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Color and Light in Fargo and No Country for Old Men

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Color and Light in Fargo and No Country for Old Men essay

The Language of Color and Light

Words and pictures are the fundamental method of communication within a film. They propel plot and provide a way for the audience to understand the thoughts of the characters. However, one of the most important methods of communication within Fargo and No Country For Old Men is the use of color and light, providing commentary on justice, morality, and revenge. The style, or the continued habits of directing used by the Coen brothers, in which they use color and light, transcends all of their movies, and provides further reinforcement of the thematic narrative.

Fargo begins with a barren wasteland, covered in a white and blanched snow. It provides little scenery, aside from the tall, unsettling statue of Paul Bunyan over the city of . Snow, a single component of the environment, provides 90% of the color in the outdoor scenes, blanketing the city in white. White is often used in literature to portray justice, innocence, purity, and virginity. However, throughout the movie, blood is splattered all over the snow, and nature itself, often while a character is doing something immoral such as shredding the body of his partner down a shredder or shooting a cop and killing all the bystanders. The bright red on the dulled out white color of the snow creates contrast not only in color but in meaning. Red, especially that of blood, is seen as violence, hatred, and anger. What is the purpose of putting seemingly different meanings onto one shot? It shows the inter mixings that these quality traits can have, with the snow stained with the blood of many immoral characters. Margie spills the blood of Gaear while she shoots him, and Jean’s father shoots Carl in the face. The Coen brothers imply that no human beings can be perfectly moral, and those that break the law may not be the muscular, gun carrying, tattooed thugs that media portrays. Jerry, is the most immoral character within this movie, despite being the weakest character in brute strength. He willingly risks his wife’s life, leaving his son motherless, leaving his father in law for dead, and condoning the deaths of witnesses. In the words of Margie, it was all for “Just a little bit of money.”. His actions caused the death of many people, yet he seems anxious and surprised when the people he hired that they killed other people. He not only hired criminals, he didn’t think for a single second about the possible consequences. Yet, despite being the cause of so many deaths, he is simply a middle class, shifty car salesman. The common perception of criminal masterminds is completely different with Jerry Lundegaard. Misperceptions are evident within No Country for Old Men, in where the most dangerous man within the film, Chigurh, is at first ignored, or talked to as a normal person. The man he kills in the beginning of the film while jacking his car, or the threat of death to the gasoline station worker all begin this way. And as such, he is able to murder many innocent people with little to no resistance.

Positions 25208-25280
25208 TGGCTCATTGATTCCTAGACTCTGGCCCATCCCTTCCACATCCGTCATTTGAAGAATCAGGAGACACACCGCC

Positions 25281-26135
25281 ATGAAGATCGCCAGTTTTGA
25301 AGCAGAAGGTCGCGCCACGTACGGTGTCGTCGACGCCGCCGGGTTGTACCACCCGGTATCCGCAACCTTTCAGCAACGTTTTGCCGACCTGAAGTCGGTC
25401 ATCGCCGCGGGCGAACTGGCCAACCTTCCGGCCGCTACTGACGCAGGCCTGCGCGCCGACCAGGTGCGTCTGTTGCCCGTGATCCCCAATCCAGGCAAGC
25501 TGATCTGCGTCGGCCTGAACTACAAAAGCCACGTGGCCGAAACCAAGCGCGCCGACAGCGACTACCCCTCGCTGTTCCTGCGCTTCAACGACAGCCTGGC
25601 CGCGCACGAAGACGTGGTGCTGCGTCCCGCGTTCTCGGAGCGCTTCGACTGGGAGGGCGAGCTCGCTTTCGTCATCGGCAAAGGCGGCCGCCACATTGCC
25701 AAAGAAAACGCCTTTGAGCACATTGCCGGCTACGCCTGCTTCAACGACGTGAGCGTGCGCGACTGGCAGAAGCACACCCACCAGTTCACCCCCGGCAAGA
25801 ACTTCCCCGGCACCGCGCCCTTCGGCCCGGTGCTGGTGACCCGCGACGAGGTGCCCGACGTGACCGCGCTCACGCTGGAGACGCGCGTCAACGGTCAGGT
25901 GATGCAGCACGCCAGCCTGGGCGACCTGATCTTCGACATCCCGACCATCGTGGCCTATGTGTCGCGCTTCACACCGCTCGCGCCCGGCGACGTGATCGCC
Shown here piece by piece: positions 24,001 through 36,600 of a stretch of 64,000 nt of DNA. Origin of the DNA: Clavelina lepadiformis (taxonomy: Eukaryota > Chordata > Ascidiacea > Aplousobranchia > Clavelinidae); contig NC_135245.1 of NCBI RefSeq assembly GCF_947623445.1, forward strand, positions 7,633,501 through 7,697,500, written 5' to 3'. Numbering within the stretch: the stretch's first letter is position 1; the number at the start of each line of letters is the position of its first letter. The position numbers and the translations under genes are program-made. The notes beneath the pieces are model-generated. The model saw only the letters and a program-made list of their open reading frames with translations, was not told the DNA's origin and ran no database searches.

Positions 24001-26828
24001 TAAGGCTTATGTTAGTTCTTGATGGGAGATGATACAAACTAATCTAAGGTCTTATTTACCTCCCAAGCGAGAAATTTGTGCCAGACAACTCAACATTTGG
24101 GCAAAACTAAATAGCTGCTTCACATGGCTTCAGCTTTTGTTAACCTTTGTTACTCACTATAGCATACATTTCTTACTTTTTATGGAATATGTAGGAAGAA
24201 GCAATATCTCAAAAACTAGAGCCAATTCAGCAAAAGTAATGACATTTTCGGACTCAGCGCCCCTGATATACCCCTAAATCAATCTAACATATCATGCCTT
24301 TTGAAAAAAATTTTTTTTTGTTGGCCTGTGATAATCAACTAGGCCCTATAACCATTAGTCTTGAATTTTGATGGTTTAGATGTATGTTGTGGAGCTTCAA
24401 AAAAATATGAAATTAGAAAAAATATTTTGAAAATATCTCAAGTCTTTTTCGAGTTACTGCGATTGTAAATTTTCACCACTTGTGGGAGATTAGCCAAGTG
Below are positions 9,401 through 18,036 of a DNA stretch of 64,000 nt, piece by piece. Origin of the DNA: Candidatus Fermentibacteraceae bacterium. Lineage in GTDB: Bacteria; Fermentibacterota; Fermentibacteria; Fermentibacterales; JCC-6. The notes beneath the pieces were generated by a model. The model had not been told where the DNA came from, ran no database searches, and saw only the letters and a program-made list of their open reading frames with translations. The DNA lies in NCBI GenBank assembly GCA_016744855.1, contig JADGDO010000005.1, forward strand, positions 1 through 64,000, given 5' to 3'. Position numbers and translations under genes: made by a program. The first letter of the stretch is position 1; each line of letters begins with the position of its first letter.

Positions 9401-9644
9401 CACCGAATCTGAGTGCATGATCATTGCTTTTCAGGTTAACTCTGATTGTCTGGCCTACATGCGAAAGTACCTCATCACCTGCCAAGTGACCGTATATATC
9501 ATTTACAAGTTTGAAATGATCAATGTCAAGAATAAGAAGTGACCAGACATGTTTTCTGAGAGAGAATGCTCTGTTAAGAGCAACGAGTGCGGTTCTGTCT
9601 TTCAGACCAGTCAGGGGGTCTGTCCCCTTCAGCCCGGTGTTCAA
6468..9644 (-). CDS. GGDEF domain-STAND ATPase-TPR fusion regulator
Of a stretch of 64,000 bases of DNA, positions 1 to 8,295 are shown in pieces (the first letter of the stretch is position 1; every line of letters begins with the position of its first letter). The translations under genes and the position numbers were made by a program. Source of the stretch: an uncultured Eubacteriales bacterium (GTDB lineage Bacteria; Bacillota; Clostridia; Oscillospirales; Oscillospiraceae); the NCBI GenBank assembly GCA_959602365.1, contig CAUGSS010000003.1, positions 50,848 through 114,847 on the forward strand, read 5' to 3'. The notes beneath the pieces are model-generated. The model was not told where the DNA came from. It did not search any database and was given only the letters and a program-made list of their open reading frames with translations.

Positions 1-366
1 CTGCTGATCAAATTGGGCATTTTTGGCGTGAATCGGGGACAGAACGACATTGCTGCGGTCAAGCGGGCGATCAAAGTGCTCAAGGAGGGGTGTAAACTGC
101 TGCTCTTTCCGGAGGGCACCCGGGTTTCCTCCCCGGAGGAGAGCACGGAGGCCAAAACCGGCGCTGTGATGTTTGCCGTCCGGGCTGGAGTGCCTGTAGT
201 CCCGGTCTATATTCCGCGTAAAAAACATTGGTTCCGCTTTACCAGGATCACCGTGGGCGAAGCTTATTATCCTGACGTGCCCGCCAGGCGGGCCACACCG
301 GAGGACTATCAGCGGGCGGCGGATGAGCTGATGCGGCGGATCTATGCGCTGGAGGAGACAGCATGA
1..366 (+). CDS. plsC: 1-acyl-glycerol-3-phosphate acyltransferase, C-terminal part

Within the movie No Country for Old Men, the setting is yet another bland, barren wasteland. Instead, it is desert, and the land is a brownish orange. Little plant life is found, filling the shots with a singular color. As Llewelyn Moss walks through the battlefield of the drug cartel, blood is splattered on the ground, dogs are dead, and bodies are sprawled all over. All this went down in the secluded, beautiful landscape of the desert of Texas. Drugs and dealers are mixed in with a quiet and serene setting, and follow the same ideas of how the mixing of criminals with beauty of nature. This is even further enforced as we find the money a dead man sitting underneath a large tree, the only tree within the entire desert that we have seen. The brown trunk and green leaves provide new colors to a singular, blended landscape. Even the colors of the trucks of both Llewelyn Moss and the drug dealers are a tan, brownish color. In this moment, the audience is reminded the Llewelyn Moss is not more moral than these drug dealers. Even though he is stealing from drug lords, he is placing his wife and entire family in danger. Once again, the motive is money, and the money brings death to everyone Llewelyn cares about. His death is paralleled with the dead drug dealers, sprawled out in a button up shirt with jeans and cowboy boots. He is brought to the same level that they were in the drug deal gone wrong, blood splattered on the tan carpet, reminiscent of the desert ground. The morality of Llewelyn is no better, despite being the protagonist of this movie.